The Last Lecture
by Randy Pausch and Jeffrey Zaslow
Click Here to Download the Book Numerous professors give talks titled "The Last Lecture." Professors are requested to ponder their passing and to cogitate on what is most important to them. And as they speak, listeners cannot help but consider the same question: What enlightenment would we convey to the universe if we knew it was our final opportunity? In the event we had to vanish tomorrow, what would we desire as our legacy? In this book, Randy Pausch has merged the wit, creativity and intelligence that made his lecture such a phenomenon and given it an enduring form. It is a publication that will be distributed for generations to come.
Reviews Imagine you are asked to give a "last lecture" as a university professor. This is a lecture that, if you could only pass on one last bit of your wisdom and experience, you would give to your students. As Carnegie Mellon was planning a series of these lectures, computer science professor Randy Pausch was asked to quickly select a topic for his lecture to be printed on a poster for the series. Days later he was informed that his cancer treatment was unsuccessful, and that he would not live longer than just a few months. With three young children, Pausch decided that it was in the best interest of his family if he compiled all that he - as a father - wanted to pass to his daughter and sons into one documented item. Pausch recalls, "I was trying to put myself in a bottle that would one day wash up on the beach for my children." And "The Last Lecture," consisting of fifty-three stories and pieces of advice, was that bottle. Not even half way through reading, I realized my life up until that point had ran nearly parallel to that of Pausch; we had similar childhoods, aspirations and flaws. Because these three points are the primary focuses of the book, I felt quite a personal connection to the messages. I was also pleasantly surprised to read such intimate reflections from a computer science professor, someone I would have guessed to be rather uptight.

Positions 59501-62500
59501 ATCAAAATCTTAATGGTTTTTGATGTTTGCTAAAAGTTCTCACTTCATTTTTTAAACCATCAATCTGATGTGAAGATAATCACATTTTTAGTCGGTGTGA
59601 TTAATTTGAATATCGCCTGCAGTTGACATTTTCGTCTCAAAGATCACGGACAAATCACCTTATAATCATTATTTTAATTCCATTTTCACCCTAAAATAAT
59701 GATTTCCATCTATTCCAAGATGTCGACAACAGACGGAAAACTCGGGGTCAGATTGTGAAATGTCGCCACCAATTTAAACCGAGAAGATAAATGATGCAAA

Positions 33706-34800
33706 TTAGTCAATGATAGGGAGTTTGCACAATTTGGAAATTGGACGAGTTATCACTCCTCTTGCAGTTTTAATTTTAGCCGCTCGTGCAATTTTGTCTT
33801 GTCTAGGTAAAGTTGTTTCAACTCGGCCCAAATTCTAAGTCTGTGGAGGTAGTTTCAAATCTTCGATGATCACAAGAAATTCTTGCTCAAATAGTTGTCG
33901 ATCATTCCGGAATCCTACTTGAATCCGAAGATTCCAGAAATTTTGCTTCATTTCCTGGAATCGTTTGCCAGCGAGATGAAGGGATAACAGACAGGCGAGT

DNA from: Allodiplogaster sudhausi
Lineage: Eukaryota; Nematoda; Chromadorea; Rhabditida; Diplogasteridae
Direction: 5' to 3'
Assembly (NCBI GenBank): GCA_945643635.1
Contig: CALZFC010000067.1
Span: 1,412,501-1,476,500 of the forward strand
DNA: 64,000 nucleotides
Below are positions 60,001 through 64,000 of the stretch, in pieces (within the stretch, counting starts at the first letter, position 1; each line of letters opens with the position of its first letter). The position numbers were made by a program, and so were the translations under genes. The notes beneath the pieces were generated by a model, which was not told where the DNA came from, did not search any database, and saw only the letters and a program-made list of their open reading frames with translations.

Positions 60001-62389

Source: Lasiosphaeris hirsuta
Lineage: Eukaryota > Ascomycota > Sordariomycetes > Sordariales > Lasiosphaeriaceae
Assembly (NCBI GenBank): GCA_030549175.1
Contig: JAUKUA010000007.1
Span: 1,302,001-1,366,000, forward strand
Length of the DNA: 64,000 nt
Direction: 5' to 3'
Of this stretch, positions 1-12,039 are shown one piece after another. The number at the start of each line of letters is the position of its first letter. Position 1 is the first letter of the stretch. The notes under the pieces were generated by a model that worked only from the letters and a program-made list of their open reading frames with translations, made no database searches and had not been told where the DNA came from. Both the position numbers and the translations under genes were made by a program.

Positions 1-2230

I loved this book. It was one of those little gems of writing, much like Gibran's "The Prophet," that can be read very quickly and easily but whose philosophical profoundness begs you to slow down and really 'get' what the author is saying before moving on. It's also one of those books that you read and then in some situation in the future you are reminded of something the author said on the subject, and are compelled to revisit the text to read it in their own words. I will say, though, that this book is best read AFTER watching the actual lecture. He refers to bits of the lecture throughout the book, and while he recaps it enough to follow along without having seen the video, if you have watched his lecture first-hand you REALLY hear his voice coming through the words on the page. It breathes life into the book and really adds a whole new layer of enjoyment to the writing.
Diagnosed with incurable cancer, and only given a few months to live, the young father has to decide. What should be his legacy? What should he leave of himself to his two children, one of whom is too young to ever have any first hand memories of him. How does he say goodbye to the loves of his life. This book is Randy Pausch's legacy, to his family and to the world. Some leave a legacy of money, others leave a monument. Dr Pausch was a professor. He worked with words and ideas. And that is what he leaves as his legacy. The book comes out of his "Last Lecture", a talk that can be found on YouTube. Randy uses the book to tell who he is, what he believed in, what was important to him. All the things that one tries to convey over a lifetime, often unsuccessfully. He conveys his outlook on life. The love of life; The optimism; The drive to give; The simple joy in living. A wonderful set of values. Was the author perfect? Probably not. Does that matter? No it does not. I found it a wonderfully bittersweet book. It just makes you sit down and remember about all the wonder and joy that there is in this world. Randy Pausch died in 2008. The book, I think, is timeless.
Click Here to Download the Book